School Enrolment Reaches 1.6 Million
School children in a parade in Juba (file photo):
By Moses Gum Degur
School enrolment for the 2018 academic year has reached 1.6 million countrywide, the Ministry of General Education and Instructions has revealed.
In a press statement yesterday, the undersecretary of the Ministry of General Education and Instructions Michael Lopuke Lotyam said that Aweil State tops the enrolment list with highest number of children recorded in schools for 2018 academic year.
According to Lopuke South Sudan School Attendance Monitoring System (SSSAMS), indicated that Aweil and Jubek states lead in enrolment while Fashoda, Maiwut and Lol closes the list with limited number of children attending school.
“As of 18th May, 2018, the enrolment stands at 1,598, 970 learners enrolled to schools. Of this number, 734,896 are females and 864,074 are males. This remarkable increase comes because schools opened earlier this year,” he said.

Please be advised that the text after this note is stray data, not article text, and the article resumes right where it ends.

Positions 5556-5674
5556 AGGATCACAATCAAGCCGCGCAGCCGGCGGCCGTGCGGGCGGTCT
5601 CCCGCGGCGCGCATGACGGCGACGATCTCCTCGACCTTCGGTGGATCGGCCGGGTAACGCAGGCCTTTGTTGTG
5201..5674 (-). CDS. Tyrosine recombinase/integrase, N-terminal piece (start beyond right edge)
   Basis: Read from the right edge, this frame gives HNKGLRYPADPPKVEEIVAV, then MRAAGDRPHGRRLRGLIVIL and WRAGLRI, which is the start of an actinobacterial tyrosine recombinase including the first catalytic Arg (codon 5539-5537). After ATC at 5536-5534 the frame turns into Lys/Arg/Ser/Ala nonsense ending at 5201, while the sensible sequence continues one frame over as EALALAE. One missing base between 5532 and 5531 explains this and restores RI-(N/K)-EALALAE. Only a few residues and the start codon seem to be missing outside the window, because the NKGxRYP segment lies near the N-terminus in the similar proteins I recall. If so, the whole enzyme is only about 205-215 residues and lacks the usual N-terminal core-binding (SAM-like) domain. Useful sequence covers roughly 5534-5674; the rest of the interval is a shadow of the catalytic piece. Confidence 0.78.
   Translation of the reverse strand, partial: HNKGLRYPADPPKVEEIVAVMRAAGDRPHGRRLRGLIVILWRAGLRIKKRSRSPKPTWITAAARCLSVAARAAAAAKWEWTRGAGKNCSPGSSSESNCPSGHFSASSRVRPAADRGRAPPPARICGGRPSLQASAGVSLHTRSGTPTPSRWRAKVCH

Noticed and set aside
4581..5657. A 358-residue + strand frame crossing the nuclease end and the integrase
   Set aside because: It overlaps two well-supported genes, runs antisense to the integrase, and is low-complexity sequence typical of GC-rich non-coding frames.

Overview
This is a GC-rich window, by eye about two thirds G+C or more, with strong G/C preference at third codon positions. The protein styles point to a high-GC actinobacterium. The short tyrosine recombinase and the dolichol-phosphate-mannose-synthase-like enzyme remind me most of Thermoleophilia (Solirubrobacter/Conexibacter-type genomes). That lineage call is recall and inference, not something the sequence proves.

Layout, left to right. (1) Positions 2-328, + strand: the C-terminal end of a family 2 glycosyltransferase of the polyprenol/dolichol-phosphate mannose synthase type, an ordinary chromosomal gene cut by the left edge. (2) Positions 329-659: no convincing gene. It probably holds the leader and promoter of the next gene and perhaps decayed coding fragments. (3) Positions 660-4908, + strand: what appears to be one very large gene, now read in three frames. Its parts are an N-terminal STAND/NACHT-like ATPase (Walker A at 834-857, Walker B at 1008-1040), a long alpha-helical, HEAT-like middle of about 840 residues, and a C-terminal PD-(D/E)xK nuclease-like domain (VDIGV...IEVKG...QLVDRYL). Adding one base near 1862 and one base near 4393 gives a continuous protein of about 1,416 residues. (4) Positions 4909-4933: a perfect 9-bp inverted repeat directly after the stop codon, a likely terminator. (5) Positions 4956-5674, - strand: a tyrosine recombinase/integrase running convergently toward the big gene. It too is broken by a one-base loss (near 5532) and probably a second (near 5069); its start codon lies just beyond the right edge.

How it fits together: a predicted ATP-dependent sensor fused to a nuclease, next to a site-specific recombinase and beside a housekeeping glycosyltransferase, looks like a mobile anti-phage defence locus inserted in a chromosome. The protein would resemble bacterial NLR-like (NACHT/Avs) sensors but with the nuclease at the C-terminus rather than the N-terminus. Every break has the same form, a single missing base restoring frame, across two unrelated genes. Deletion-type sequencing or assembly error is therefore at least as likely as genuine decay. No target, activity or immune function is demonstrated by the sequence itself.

The undersecretary said according to SSSAMS, they have so far tracked 1.6 million learners as of June from 3,800 schools and that they are expecting the number to reach 1.7 million.
The undersecretary said there is a positive trend in female student enrolment as girls made up a proportion of 46% compared to 40% in 2014.
He said the major driving factor for this improvement was the Girls Education South Sudan (GESS) Cash Transfer, teachers’ incentives and other activities.
Lopuke said the enrolment of learners was low in some states due to insecurity and other war related factors.
He acknowledged that GESS continued support to deliver quality education to South Sudan children despite crisis.
According to GESS the Enrolment data is taken directly from the Pupil Attendance Registers (PAR) each year. The State anchors assist the state education boards to type in the details of the pupils for each class.
The South Sudan Schools’ Attendance Monitoring System is supported by the Girls’ Education South Sudan (GESS) programme of the Ministry of General Education and Instruction, funded by UK AID.